But as time wore on, and Gadhafi consolidated the power he still had, the people of eastern Libya realized they had opened a Pandora's box of violence from which they could never go back. And so they prepared for war. A war to liberate their country.

When this man arrived in Ajdabiya he was full of confidence. The next evening he was in a field hospital, shell-shocked from an airstrike on the road to Tripoli. i i

When this man arrived in Ajdabiya he was full of confidence. The next evening he was in a field hospital, shell-shocked from an airstrike on the road to Tripoli. Trevor Snapp for NPR hide caption

itoggle caption Trevor Snapp for NPR
When this man arrived in Ajdabiya he was full of confidence. The next evening he was in a field hospital, shell-shocked from an airstrike on the road to Tripoli.

When this man arrived in Ajdabiya he was full of confidence. The next evening he was in a field hospital, shell-shocked from an airstrike on the road to Tripoli.

Trevor Snapp for NPR

These anonymous portraits show some of Libya's warriors in the checkpoint town of Ajdabiya in early March. They are soldiers and laborers, businessman and unemployed youth. More than 15,000 volunteered in Benghazi, and thousands more made their way here on their own. I hope these portraits show some of the fear, but mostly the determination felt by the rebels.

At one of the morgues I saw a man, his eyes frozen open, his face a mask of horror. Men touched his head, and kissed his face. "This morning he left his home, he could not see any more of his people die," I was told. Without even a weapon he hitchhiked to the front until he got to the fighting. He wanted to die, the men said — his children could not grow up without the freedom he knew.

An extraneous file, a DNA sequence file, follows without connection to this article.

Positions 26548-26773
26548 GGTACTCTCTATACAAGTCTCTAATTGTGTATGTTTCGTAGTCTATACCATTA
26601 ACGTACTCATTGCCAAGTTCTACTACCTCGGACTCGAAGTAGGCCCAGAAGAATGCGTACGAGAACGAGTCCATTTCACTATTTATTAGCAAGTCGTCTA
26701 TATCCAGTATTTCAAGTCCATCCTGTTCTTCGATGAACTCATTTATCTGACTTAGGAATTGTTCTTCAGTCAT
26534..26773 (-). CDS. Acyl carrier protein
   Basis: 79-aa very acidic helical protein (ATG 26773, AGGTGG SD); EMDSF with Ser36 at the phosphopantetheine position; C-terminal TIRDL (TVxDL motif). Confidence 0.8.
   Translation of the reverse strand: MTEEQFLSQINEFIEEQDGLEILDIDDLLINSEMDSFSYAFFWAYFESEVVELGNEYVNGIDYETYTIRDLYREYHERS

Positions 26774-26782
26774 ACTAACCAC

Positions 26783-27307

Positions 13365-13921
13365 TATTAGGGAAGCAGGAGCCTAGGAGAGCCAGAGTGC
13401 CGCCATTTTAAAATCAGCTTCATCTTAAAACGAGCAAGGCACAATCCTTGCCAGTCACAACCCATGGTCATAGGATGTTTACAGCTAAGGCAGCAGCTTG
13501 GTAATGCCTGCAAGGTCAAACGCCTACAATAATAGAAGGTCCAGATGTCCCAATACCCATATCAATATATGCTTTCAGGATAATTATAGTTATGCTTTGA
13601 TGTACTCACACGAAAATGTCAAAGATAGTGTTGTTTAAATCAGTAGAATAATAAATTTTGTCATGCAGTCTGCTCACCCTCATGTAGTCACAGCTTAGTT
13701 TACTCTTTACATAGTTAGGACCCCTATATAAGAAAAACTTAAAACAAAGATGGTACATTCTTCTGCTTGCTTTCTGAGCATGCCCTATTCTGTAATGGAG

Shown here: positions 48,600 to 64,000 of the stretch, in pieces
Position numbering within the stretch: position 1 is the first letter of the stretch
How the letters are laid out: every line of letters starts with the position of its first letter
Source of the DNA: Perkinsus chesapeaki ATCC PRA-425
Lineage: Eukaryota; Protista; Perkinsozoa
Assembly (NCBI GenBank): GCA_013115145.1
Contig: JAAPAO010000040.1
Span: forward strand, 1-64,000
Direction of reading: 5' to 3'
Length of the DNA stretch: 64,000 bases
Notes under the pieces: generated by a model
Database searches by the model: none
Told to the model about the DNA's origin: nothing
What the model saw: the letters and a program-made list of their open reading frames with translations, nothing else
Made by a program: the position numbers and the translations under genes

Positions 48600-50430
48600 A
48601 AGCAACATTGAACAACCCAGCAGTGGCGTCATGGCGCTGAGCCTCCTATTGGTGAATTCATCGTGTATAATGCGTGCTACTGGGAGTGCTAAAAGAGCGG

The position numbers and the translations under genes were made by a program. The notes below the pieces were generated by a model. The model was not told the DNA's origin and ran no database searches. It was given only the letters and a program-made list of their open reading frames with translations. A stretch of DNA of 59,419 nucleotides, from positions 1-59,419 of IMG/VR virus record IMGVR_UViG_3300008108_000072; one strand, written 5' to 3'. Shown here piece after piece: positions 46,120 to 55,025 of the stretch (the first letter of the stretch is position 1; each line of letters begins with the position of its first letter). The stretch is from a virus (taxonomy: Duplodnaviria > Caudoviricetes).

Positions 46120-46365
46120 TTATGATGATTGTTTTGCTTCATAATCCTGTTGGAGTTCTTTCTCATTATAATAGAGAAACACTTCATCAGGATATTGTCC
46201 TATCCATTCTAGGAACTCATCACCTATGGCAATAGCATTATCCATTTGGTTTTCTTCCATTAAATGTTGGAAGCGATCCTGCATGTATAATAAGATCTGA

Another man met a similar fate, but survived. When I first took his photograph, he had just leapt out of a truck into the crowd at the checkpoint, his body layered in commando gear and confidence. People pressed close to touch him, laughing — also confident. But the next evening I found him in a field hospital: his face covered in ash, unable to speak, shell shocked from an airstrike at sunset on the road to Tripoli.

The same fighter is seen the day after his portrait was taken. He'd been hit by a blast from an airstrike. i i

The same fighter is seen the day after his portrait was taken. He'd been hit by a blast from an airstrike. Trevor Snapp for NPR hide caption

itoggle caption Trevor Snapp for NPR
The same fighter is seen the day after his portrait was taken. He'd been hit by a blast from an airstrike.

The same fighter is seen the day after his portrait was taken. He'd been hit by a blast from an airstrike.

Trevor Snapp for NPR

I stood at the gate until dark watching young men and old veterans charge toward their fate against almost impossible odds. "He will have to kill every last one of us," a volunteer told me. "We are fighting for freedom. He is fighting for nothing."

See more of Trevor Snapp's photography here.